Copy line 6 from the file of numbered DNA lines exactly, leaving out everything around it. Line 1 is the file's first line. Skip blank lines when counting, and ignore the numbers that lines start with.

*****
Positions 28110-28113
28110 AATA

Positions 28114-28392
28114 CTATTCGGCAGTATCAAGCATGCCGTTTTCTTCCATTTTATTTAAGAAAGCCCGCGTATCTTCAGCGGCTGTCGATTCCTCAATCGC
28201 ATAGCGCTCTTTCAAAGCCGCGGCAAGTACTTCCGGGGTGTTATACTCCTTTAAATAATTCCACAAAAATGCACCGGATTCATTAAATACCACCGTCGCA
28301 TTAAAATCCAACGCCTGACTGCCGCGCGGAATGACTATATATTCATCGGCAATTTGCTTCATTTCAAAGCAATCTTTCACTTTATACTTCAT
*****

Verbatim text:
28301 TTAAAATCCAACGCCTGACTGCCGCGCGGAATGACTATATATTCATCGGCAATTTGCTTCATTTCAAAGCAATCTTTCACTTTATACTTCAT